How to read the medieval scholar ISIS used to justify the al-Kasasbeh murder
The killing of Jordanian pilot Moaz al-Kasasbeh by Islamic State has been explained as an act of retaliation for the air campaign against it. But there have been many questions about whether immolation is a valid form of punishment in Islamic law – and many Muslim scholars have argued that it is not.
This is where the 14th-century Muslim scholar Ibn Taymiyya comes in. The 22-minute video of al-Kasasbeh’s murder ends with a quotation from his works and has sparked much debate. Retaliation and vengeance, as well as retribution, are perhaps important categories for making sense of the killing but they miss Islamic State’s stated intention: deterrence and a call to convert.
Ibn Taymiyya of Damascus was one of the most prolific and sophisticated scholars of medieval Islam, and his legacy is fiercely debated today.
It is not only jihadist ideologues who take inspiration from him, but also a wide range of Salafis, modernists and even philosophical theologians. Debate has been most intense over whether Ibn Taymiyya’s religious rulings against the Mongols threatening Syria in the early 1300s can be used to justify jihadist violence today.
The Mongols had converted to Islam, but Ibn Taymiyya ruled that they should be fought anyway because they resembled the rebel Kharijis of early Islam. Some contemporary jihadists have invoked Ibn Taymiyya’s anti-Mongol rulings to justify making enemies of fellow Muslims. Most Muslim scholars, on the other hand, insist that Ibn Taymiyya’s rulings are certainly not relevant for today and were perhaps even imprudent in their time.
Islamic State’s video does not cite Ibn Taymiyya’s anti-Mongol fatwas but it does feature a quote from him as justification for the murder of al-Kasasbeh:
If in public exemplary punishment (tamthil) there is a call to [the unbelievers] to believe or a deterrence for them from hostility, then it is here [a matter of] carrying out the prescribed punishments and legal jihad.
The Arabic word tamthil, which I have translated as “exemplary punishment”, is often understood to include mutilation of the body. But the text provides no explicit justification for immolation, and I do not know whether Ibn Taymiyya could be cited to legitimate that kind of punishment. Rather, the point of the quotation is to provide pragmatic reasons for punishing enemies: it is to deter them from fighting against the Muslims and even to draw them to Islam.
I found the video’s quotation in two collections of Ibn Taymiyya’s works, first in a 1987 edition of Al-Fatawa al-kubra (5:540), and second in the jihad section of the Supplement or Mustadrak to Majmu‘ al-fatawa (3:223-4). There are minor differences between these two texts and the quotation in the video. For example, the video reads “public” (sha’i‘) to speak of exemplary punishment where my two sources read “permissible” (sa’igh).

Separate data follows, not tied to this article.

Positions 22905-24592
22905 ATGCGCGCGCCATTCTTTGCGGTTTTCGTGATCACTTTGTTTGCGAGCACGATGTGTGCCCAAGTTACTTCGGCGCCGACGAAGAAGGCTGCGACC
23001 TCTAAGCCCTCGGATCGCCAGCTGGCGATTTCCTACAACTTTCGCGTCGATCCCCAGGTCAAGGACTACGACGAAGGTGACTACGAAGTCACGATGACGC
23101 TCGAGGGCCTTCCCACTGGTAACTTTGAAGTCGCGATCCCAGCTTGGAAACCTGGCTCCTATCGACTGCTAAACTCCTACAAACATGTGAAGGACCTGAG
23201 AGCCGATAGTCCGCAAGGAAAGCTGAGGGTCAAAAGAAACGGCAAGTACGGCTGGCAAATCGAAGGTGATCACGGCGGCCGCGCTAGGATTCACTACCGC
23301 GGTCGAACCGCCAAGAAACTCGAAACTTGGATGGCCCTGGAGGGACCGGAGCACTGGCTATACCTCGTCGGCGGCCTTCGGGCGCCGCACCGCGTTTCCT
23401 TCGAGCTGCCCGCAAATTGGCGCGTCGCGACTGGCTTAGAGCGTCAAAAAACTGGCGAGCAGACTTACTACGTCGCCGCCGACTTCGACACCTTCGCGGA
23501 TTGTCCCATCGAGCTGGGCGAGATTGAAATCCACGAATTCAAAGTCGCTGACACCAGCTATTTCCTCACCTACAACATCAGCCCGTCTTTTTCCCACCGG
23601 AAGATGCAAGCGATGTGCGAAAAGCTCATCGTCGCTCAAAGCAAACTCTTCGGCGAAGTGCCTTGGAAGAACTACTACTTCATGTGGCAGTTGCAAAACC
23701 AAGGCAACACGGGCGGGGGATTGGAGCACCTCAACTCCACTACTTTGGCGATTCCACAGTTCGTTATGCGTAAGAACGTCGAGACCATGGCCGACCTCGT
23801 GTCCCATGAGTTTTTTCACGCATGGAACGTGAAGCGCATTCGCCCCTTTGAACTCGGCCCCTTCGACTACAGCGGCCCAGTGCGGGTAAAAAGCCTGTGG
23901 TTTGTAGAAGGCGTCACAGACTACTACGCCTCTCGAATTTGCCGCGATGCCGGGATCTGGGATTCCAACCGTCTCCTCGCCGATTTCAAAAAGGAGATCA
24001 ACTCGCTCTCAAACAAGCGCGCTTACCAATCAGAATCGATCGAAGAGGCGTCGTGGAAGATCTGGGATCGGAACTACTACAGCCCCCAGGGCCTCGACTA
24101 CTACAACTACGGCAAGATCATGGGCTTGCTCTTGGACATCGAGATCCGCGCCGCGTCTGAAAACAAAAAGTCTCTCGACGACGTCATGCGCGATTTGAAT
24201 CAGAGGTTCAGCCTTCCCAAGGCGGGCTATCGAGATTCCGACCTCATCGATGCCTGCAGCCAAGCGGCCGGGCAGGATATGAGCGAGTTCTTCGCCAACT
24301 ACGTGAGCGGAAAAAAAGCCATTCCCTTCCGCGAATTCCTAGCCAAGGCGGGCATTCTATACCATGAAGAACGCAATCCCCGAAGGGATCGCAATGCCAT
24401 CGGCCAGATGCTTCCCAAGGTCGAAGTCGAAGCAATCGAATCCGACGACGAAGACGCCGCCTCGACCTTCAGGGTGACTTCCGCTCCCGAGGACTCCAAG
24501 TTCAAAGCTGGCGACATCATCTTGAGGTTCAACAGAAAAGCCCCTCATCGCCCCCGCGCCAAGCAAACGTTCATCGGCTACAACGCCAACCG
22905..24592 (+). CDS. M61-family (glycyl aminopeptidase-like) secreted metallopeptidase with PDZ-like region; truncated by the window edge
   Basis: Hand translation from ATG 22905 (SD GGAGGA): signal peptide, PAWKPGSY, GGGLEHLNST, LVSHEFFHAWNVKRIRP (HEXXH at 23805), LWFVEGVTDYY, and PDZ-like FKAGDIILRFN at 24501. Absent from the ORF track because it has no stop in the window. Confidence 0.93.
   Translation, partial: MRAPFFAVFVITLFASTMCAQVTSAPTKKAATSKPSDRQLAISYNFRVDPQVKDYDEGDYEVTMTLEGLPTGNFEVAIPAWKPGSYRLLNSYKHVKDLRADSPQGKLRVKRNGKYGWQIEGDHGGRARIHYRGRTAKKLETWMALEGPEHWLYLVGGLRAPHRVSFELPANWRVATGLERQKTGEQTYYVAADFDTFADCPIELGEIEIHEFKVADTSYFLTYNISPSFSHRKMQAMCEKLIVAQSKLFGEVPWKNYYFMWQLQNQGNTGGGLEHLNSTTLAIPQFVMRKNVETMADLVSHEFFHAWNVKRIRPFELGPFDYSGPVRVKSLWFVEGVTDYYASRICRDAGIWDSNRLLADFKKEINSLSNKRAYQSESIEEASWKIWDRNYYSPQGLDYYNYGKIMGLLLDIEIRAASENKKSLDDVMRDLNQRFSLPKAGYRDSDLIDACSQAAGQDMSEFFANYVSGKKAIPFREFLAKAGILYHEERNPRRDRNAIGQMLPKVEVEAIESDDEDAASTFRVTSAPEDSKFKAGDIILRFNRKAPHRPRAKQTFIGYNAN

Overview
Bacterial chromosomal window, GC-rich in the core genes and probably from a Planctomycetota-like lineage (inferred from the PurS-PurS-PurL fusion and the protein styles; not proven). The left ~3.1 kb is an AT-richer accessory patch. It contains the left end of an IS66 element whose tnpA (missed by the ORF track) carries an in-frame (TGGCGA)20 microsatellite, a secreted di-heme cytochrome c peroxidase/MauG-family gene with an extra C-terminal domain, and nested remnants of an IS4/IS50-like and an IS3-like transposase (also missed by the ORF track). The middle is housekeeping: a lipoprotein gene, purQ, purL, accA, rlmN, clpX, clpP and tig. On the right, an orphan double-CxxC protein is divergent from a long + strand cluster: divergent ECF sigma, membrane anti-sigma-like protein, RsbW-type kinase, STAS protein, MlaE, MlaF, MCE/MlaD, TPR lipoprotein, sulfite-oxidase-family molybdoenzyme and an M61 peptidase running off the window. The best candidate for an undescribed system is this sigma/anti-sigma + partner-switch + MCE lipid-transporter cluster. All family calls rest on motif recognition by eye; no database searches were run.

Ibn Taymiyya’s argument in the two texts is that, in war, Muslims have a right to retribution and vengeance if enemy unbelievers punish them in a way that makes a public spectacle of them. However, Muslims need not retaliate at all, and this is fact better because it adds nothing to the jihad effort.
Yet, if punishing unbelievers is not a matter of vengeance and retribution but rather calling the enemy unbelievers to faith or deterring them from hostility, then the exemplary punishment of unbelievers is justified as part of jihad and carrying out punishments prescribed by Islamic law.
If Islamic State fighters are reading Ibn Taymiyya closely, we need to take that seriously. In this context, this video and others are a carefully calculated strategy of war, not simply mindless acts of violence. Whether they are in fact deterring hostility and inviting to faith is of course open to serious question – and whether Ibn Taymiyya is to be blamed for all of this is another question entirely.
No one needs Ibn Taymiyya to remind them that success in war requires pragmatic calculation – Islamic State simply cites him to add prestige to its effort. However, this scholar in particular can perhaps be helpful in reminding us all to avoid the trap of vengeance and a senseless cycle of retaliation.
This article was originally published on The Conversation.
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